The small plates arrived and took over the table. We had two crab scotch eggs, crab fries, monkfish satay and crispy chilli squid. We had half a scotch egg each. We all thought they were incredibly tasty, although lacking a little bit of a runny yolk but the egg certainly wasn’t over done. The crab fries were a big hit. The fries were seasoned well and the slightly sweet crab meat voluminously perched on top. The pickled samphire added a lovely complimentary element. My favourite, the monkfish satay, came on metal skewers and was generous in portion. The satay had a bit of a kick, which was a pleasant surprise and the fish was cooked to perfection. The crispy chilli squid rounded off the small plates, with an accompanying ponzu dressing and wasabi mayo, the latter of which I couldn’t get enough of. Delicious!

The house platter then arrived. This was an impressive display. Admittedly, this had more oysters on than we were expecting (12 to be precise), so if you are not a big fan, one of the other platters may be more suitable. The oysters came with an assortments of dressings, including something which was incredibly hot, so you could have them how you wanted. We all tucked in, although it took one of the party a bit of encouragement before she had one. They were incredibly fresh and slide down very easily. On the upper tier of the platter, there was a host of delights. The tuna tartare was exceptional and using some of the wasabi mayo on top was a beautiful thing. The scotch bonnet salmon was also a hit with the table. More crab was available through both a dressed crab and crab claws, and on top of that were the amazing pickled mussels and clams, which were somehow sweet in their pickling and were a joy to eat. Additional to this was some chunky bread which also got the thumbs up. One of the group also ordered a side of hassleback potatoes which I didn’t try but were deemed to be excellent.

As seafood is relatively light, we had a little bit of space for dessert. I chose the chocolate delice, two friends shared the apple tart and one chose a scoop of the salted caramel ice cream with an espresso martini on the side. The chocolate in the delice was deep and delicious. Ice cream and berries on the side helped cut through the richness. My friends were raving about the apple tart and the ice cream was also massively enjoyed. The only complaint was that the espresso martini was too cold.

We loved our visit here. Our server made us feel incredibly welcome and wished our friend a happy birthday not only at the mention of the birthday but also as we left. We felt valued as customers, which in combination with the food means that we are very likely to return.

Food – 9/10
Service – 10/10
Atmosphere – 10/10
Value – 9/10

Overall – 38/40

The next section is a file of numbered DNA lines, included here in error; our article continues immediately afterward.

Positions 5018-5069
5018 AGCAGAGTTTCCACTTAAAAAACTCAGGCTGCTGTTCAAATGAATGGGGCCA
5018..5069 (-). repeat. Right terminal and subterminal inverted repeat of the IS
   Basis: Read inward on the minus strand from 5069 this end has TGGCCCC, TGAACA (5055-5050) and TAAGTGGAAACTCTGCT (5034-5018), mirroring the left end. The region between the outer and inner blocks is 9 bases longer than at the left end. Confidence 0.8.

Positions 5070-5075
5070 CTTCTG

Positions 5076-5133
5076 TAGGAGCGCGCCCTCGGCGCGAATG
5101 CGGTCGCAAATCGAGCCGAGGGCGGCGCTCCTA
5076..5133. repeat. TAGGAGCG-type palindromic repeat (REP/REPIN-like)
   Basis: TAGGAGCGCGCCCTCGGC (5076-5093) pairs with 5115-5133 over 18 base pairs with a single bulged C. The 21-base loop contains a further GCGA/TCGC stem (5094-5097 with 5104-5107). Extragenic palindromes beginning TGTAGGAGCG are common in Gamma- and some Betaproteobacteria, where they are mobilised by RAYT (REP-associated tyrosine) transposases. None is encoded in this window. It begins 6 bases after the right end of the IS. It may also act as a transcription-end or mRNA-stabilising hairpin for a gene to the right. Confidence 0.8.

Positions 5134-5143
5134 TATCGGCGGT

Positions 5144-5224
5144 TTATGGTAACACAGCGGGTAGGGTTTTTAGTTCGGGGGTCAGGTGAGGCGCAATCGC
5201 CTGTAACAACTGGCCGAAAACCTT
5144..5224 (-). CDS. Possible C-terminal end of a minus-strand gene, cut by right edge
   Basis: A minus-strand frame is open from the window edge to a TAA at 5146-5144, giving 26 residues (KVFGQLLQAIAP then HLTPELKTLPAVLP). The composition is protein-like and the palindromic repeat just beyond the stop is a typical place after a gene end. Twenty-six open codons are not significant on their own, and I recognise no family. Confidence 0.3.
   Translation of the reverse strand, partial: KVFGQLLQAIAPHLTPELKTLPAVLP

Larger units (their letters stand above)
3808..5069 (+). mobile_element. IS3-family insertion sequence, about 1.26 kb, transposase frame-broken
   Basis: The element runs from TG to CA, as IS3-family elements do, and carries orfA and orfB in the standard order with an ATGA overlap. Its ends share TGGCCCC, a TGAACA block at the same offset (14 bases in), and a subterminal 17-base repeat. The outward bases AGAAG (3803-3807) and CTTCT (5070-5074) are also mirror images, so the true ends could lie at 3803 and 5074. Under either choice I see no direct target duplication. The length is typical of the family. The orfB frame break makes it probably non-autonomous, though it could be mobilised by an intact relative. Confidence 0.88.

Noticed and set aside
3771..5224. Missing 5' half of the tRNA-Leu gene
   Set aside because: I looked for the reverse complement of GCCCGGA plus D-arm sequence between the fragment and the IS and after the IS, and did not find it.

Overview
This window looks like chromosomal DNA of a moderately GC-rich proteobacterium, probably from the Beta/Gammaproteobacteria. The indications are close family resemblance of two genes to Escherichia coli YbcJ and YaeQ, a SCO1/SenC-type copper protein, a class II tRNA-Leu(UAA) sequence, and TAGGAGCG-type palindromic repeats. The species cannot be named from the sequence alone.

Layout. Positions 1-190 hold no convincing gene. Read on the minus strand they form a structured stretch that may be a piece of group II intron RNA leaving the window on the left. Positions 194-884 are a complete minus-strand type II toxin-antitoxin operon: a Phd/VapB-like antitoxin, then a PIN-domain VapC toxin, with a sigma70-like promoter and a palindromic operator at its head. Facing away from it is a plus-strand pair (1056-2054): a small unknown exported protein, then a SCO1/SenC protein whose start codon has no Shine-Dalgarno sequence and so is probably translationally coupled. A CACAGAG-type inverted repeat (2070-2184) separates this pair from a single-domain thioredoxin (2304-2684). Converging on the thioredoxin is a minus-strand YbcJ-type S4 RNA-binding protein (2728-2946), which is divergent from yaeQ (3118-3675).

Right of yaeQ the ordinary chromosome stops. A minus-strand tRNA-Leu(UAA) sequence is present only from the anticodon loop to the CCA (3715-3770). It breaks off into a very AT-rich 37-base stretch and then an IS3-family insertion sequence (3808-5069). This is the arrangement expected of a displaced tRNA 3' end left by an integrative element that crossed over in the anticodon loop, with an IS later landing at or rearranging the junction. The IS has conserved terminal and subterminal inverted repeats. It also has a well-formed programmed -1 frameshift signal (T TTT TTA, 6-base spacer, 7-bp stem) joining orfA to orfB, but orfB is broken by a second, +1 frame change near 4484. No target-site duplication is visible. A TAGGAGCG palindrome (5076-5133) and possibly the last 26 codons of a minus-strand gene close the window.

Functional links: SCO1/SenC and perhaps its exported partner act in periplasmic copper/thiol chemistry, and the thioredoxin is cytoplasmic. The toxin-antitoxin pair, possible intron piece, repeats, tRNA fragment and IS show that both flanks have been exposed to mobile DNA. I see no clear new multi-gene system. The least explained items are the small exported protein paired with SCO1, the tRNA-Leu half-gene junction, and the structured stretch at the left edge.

Would I eat here again? Yes, definitely.

Cost £200 for 5 small plates, the house platter, three desserts, two cocktails, two bottles of wine and a sherry.

Quay Commons

Quay Commons

27th October 2017 6.15pm

After having a booking at Black Pig and Oyster, which we found to be shut on arrival, we took the opportunity to try Quay Commons. This restaurant is from the same people as Gardener’s Cottage (although we’ve yet to visit there). Quay Commons acts not only as a restaurant but a bakery and bar, which results in the dining space feeling relatively informal.

The dining menu is relatively short. I went for whitebait followed by mussels and my dining companion went for starter sized mussels followed by beef short rib. We also ordered some soft drinks, although they had run out of Appletise, which was a bit disappointing considering they only had a short list of options. The server gave only one of us a spoon for the mussels (and then to me having it as a main rather than to my friend who was having mussels first as a starter). The starters were great. My whitebait was decent and plentiful. They came with a scurvy grass mayo, which worked well with the fish. My friend adored her mussels. She loved the white wine sauce, which wasn’t overly creamy. The toasted baguette on the side was a nice touch.

Braised Beef Short Rib - Quay Commons

Braised Beef Short Rib – Quay Commons

The chef brought out the mains (and had a look on his face as if the waitress had forgotten). Again, the mussels were good and was essentially a larger portion of the starter. However, the cost provided better value along the way at Café Tartine, which we had dined at a few weeks previously. The beef short rib on the other side of the table was massive. It was nice but she couldn’t finish it. It would certainly be too fatty for some people the potatoes and mushrooms were also good. We waited getting on for 20 mins for our plates to be cleared and then she only took one plate and proceeded to do other jobs around the restaurant before clearing the second when we got her attention to ask for the bill. What was weirder was that by that time, we were the only diners in the restaurant so shouldn’t have been receiving such service. All in all the service was pleasant enough but just a bit odd.

Our experience was a little bit underwhelming. Not bad, just not enough that I want to rush back.

Food – 7/10
Service – 5/10
Atmosphere – 6/10
Value – 7/10

Overall – 25/40

Would I eat here again? Unlikely

Cost £46 for two starters, two mains and two soft drinks